Brian Johnston, policy advisor to embattled Toronto Mayor Rob Ford, and Kia Nejatian, the mayor's executive assistant, have quit.
Five members of the mayor's staff have now left since Ford was accused of being caught on tape smoking crack cocaine.
Johnston told reporters that he left on his own accord.
"The timing was right for me," he said.
Towhey tweeted out his support soon after the resignations: "Kia @kianejatian and Brian @BJohnston42 are both exceptional young pros with great integrity. I was privileged to work with both of them."
Ontario Premier Kathleen Wynne waded again into the controversy, giving the strongest indication yet that the provincial government might intervene.
“The mayor needs to deal with his personal issues,” Wynne told reporters, noting the scandal was interfering with work at City Hall and not helping with Toronto’s reputation.
"I will take action if and when it is appropriate," she added, according to reporters with Wynne.
Under provincial law, municipalities are creatures of the province and have broad jurisdiction over them. As some have noted, Ontario’s Municipal Act gives the government the power to impose limits and conditions on a city for a variety of reasons.
Ford's office released a statement Thursday afternoon:
Effective immediately, Brian Johnston and Kia Nejatian are no longer employed in the Office of the Mayor.
The Mayor wants to thank both Brian and Kia for their service and hard work. He wishes them all the best in their future endeavours.
The Mayor encourages staff to pursue new opportunities when they arise.
The Mayor looks forward to welcoming new staff members, who will help contribute to his priorities and the ongoing work of the Mayor's Office.
The resignations come on the same day the Toronto Star reported Ford had told senior aides that he knew the location of a video allegedly showing him smoking crack cocaine. Ford earlier denied the video exists.
More from The Canadian Press
In a similar pattern to when former chief of staff Mark Towhey was escorted out of city hall, another aide, policy adviser Brian Johnston, left under escort Thursday.
Johnston told reporters in the basement garage he had resigned because "the timing was right."
Ford's executive assistant, Kia Nejatian, also left the mayor's office early Thursday although the circumstances were not immediately clear.
Earlier in the day, Ford elbowed his way through a crush of media as he entered city hall. As reporters attempted to get him to respond, he said only "move!" as he pushed into his office.
In a sign of the tension outside the mayor's "fishbowl" office, every glimpse of the mayor was accompanied by the clacking roar of camera shutters.
At one point, reporters rushed after a Ford aide thinking he had been fired. He was only going to the washroom.
Two weeks ago, the U.S. website Gawker and the Star said they had seen cellphone video made by a drug dealer that apparently showed Ford smoking crack cocaine.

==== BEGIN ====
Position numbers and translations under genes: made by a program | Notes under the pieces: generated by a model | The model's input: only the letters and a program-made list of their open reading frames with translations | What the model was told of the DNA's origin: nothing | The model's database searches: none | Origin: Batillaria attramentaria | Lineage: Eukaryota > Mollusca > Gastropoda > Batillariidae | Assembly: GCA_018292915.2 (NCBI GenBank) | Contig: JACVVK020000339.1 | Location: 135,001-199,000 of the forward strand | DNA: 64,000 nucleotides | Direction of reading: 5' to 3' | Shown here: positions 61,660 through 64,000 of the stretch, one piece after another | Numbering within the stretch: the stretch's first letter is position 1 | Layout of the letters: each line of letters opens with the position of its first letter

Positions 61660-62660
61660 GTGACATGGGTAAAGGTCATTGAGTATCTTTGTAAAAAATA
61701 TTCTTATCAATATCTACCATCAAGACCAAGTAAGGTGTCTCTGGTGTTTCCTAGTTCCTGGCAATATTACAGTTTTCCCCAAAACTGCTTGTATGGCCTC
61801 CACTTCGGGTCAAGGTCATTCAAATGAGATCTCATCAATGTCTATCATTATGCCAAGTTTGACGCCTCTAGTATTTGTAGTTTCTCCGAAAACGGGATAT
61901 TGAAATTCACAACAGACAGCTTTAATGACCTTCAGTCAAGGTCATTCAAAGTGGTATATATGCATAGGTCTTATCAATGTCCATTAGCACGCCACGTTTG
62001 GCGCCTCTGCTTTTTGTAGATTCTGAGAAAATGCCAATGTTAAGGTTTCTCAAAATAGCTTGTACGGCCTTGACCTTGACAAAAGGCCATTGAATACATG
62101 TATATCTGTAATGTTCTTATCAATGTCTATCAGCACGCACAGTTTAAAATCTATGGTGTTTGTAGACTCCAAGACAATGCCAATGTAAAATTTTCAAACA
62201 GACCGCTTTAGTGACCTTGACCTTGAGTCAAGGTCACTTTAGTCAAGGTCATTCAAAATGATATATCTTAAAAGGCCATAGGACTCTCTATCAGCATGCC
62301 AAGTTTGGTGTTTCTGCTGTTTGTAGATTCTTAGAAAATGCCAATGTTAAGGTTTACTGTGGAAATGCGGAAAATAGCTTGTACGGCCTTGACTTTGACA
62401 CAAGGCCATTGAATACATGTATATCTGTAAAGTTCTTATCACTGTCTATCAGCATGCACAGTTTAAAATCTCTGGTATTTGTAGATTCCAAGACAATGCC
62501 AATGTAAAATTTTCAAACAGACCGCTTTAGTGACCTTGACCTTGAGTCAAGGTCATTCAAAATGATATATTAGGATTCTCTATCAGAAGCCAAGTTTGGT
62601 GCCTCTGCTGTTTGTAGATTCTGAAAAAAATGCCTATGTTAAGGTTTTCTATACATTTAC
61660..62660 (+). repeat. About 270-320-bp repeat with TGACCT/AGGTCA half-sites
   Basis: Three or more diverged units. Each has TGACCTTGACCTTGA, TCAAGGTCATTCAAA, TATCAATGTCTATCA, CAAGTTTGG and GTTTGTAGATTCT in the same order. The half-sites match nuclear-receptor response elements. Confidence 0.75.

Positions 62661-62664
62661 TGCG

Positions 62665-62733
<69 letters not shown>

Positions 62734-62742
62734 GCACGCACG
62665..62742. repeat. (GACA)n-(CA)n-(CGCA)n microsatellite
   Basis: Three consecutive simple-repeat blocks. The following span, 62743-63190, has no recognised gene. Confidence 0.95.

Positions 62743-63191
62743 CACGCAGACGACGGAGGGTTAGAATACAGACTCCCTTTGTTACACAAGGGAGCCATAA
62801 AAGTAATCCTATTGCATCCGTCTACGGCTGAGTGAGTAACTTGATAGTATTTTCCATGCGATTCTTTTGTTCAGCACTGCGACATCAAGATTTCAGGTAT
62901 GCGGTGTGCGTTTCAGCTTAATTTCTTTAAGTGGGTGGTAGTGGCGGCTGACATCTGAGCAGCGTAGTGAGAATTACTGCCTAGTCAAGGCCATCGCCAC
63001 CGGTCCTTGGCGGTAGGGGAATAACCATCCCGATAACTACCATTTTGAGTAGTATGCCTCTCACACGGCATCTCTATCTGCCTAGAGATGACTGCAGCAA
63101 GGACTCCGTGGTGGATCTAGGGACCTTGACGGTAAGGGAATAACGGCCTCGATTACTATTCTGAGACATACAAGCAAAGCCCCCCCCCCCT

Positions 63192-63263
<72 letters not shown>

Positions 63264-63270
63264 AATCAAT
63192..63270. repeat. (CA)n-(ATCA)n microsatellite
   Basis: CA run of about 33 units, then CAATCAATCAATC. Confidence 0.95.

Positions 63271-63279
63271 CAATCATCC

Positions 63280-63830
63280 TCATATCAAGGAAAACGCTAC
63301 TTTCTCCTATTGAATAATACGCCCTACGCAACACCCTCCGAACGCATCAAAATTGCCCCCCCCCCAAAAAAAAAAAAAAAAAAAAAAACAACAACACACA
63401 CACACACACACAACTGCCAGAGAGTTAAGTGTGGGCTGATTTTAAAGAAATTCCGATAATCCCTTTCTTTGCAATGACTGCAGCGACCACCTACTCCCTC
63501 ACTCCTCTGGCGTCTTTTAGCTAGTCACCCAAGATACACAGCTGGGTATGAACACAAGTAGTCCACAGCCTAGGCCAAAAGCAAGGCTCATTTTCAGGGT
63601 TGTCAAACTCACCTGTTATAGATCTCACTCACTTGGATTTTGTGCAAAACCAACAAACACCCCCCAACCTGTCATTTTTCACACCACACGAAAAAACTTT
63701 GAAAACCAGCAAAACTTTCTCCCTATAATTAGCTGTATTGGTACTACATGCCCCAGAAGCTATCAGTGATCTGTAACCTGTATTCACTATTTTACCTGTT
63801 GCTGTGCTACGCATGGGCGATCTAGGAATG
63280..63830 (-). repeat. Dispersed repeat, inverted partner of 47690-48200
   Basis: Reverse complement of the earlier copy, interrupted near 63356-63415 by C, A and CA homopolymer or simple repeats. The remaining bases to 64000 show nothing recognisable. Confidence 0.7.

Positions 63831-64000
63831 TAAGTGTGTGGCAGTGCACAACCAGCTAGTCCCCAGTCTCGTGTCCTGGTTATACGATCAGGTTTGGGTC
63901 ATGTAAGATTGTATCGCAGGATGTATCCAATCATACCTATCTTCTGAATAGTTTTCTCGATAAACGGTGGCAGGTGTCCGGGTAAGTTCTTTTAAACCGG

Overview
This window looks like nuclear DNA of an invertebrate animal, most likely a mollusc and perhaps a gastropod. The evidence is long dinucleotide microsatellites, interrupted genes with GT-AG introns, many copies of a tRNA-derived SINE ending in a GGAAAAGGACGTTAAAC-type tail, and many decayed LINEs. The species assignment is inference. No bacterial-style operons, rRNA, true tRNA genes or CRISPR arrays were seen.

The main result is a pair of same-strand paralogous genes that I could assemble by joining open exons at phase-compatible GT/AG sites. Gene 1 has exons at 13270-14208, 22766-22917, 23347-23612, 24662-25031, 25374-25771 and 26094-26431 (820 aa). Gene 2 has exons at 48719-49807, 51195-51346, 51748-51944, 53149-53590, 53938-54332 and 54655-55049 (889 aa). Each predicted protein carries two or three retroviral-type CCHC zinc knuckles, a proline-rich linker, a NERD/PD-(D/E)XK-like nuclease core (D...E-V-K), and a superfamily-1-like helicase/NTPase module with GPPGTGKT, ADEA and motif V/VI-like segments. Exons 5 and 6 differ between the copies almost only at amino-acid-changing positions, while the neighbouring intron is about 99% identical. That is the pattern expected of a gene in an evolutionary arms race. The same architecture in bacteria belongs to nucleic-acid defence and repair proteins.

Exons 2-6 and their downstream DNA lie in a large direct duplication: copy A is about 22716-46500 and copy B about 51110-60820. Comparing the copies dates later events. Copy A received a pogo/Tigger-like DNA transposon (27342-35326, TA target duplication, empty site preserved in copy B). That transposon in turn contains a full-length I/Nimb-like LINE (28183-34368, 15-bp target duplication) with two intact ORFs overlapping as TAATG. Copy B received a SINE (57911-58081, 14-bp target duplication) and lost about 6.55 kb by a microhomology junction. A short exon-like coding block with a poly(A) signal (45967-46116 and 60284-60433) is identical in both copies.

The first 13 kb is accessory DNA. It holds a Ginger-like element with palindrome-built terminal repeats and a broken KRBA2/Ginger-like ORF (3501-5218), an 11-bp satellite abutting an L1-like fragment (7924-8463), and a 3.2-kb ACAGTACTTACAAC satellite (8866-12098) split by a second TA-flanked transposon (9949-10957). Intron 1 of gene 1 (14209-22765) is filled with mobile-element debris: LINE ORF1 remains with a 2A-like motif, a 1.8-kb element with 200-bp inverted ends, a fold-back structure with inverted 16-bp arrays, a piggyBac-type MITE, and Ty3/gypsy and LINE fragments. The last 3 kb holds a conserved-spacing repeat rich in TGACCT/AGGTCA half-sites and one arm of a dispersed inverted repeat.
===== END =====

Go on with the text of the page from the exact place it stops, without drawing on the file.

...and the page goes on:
The reports have not been independently verified and the Star itself has said it could not vouch for its authenticity. Gawker has raised $200,000 to try to buy the video.
According to latest Star report, sources said Ford told alarmed senior aides a day after the scandal erupted that he knew where the video was, and named apartments at a west-end complex.
Still, Ford insisted it was business as usual.
"I emphasize, and I assure you, that the work is being done, phone calls are being returned, emails are being responded to."
But unhappy councillors said the scandal has disrupted business at city hall.
Coun. James Pasternak expressed dismay at how Ford has refused to address the allegations in a substantive fashion.
"We're looking for unequivocal statements from the mayor," Pasternak said. "The ducking and weaving and waffling just won't work around here."
Pasternak said the circus that has surrounded Ford is a damaging distraction that gets worse with each passing day.
Under current provincial law, a person may be disqualified from holding office if imprisoned, or an office may be declared vacant in a judicial proceeding.
Premier Kathleen Wynne expressed concern Toronto residents were losing confidence in their municipal leaders.
"The mayor needs to deal with his personal issues," Wynne said. "The lack of having dealt with them is creating a lot of that confusion."
"The premier should take care of the problems she has at Queen's Park right now," Ford shot back.
Meanwhile, police said a second arrest had been made in the March killing of a Toronto man believed to be seen with Ford in a photo linked to the crack video scandal.
Police said Hanad Mohamed, 23, was arrested last week in Fort McMurray, Alta., in the death of Anthony Smith and was to appear in court in Toronto on Friday charged with first-degree murder.
Nisar Hashimi, 23, was arrested in April and also faces first-degree murder charges in Smith's death.
Ford has said he is photographed with many people and doesn't know them all.
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